TWO OF THE hundreds of legislators leaving town this weekend distinguished themselves by taking on a huge and heroic task and almost succeeding. Sen. Alan Simpson leaves for his home in Cody, Wyoming and Rep. Romano Mazzoli is heading for a reelection campaign in Louisville, Kentucky. They are an unlikely bipartisan pair whose constituencies have no special stake in immigration reform. But because each is chairman of the Immigration subcommittee in his house of Congress, each drew the leadership job -- and each rose to the occasion. We wish we could say the same of others, especially of those politicians and lobbies -- many liberal Democrats were among the worst -- who dedicated themselves to killing the bill for a variety of reasons that ranged from the flimsy to the sleazy. They succeeded, at least for now.
Both Sen. Simpson and Rep. Mazzoli have lived with this issue for years. Drawing on the 1981 recommendations of the Select Commission on Immigration and Refugee Policy, they introduced major reform legislation in the last Congress. The bill passed the Senate but died in the House in the closing days of 1982. This year, action was again swift in the Senate, but a series of roadblocks stalled final passage. First, Speaker O'Neill announced that he did not intend to call up the bill, only to relent last spring and provide time for five days of debate. After House passage and the political conventions, the bill's opponents sought to block a conference; once the conference met a deadlock developed over the question of job discrimination against aliens.
Mr. Simpson and Mr. Mazzoli were able to handle each crisis because of their practicality, commitment and good repute among their colleagues. They were persuasive with other legislators because they were fair, and because they tried to understand and accommodate their political interests and better arguments.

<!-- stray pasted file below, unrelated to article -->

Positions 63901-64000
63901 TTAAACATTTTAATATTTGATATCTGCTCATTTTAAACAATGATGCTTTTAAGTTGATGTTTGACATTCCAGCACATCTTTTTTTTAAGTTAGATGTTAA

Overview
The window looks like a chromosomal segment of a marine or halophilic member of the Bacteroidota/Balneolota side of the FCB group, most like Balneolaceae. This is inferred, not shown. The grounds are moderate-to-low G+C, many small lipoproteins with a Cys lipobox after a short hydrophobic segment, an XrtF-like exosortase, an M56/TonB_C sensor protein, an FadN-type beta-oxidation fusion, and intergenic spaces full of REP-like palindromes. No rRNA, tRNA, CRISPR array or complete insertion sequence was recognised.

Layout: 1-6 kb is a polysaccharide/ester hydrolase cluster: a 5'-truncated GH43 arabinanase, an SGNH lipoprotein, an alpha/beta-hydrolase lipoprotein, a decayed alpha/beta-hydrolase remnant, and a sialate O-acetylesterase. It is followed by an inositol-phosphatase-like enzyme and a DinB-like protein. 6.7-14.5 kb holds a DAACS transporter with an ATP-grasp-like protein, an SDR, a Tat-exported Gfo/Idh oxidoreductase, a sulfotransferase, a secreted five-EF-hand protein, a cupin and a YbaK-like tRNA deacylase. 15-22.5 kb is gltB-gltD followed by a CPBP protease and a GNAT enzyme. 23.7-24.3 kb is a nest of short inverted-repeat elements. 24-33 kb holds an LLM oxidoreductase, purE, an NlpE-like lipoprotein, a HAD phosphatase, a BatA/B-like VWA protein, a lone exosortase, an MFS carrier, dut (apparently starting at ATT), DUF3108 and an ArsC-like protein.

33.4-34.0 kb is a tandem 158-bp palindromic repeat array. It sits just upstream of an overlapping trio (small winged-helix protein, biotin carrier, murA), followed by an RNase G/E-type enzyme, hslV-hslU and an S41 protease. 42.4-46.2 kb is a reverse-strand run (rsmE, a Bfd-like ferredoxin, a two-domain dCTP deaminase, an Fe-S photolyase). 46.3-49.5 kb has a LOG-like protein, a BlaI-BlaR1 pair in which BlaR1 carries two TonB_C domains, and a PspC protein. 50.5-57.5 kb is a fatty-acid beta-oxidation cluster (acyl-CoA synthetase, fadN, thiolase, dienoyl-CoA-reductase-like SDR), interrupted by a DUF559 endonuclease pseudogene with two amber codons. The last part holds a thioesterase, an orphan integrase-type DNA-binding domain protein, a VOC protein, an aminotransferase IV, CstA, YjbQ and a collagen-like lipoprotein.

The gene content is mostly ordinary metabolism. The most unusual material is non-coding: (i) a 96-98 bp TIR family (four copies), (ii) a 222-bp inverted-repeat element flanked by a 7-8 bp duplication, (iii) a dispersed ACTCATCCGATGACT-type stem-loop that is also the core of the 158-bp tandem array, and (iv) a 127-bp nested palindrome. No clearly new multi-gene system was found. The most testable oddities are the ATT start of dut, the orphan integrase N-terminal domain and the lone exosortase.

In the final hours of the session, the immigration bill died when conferees were unable to agree on a federal funding cap for programs aiding newly legalized aliens that was unwisely insisted on by the administration. Nevertheless, issues of enormous difficulty were settled. Both houses are now on record in favor of sanctions against employers who hire undocumented workers and an amnesty for those aliens who have been in this country for some years. Accord was reached on refugee policy, standards for continued legal immigration, procedures for deportation, the employment of foreign workers in agriculture, and a host of other difficult and emotional questions.
The chief sponsors led these negotiations and can be proud of what was accomplished. With enough time, they would have succeeded. Next time, they surely will.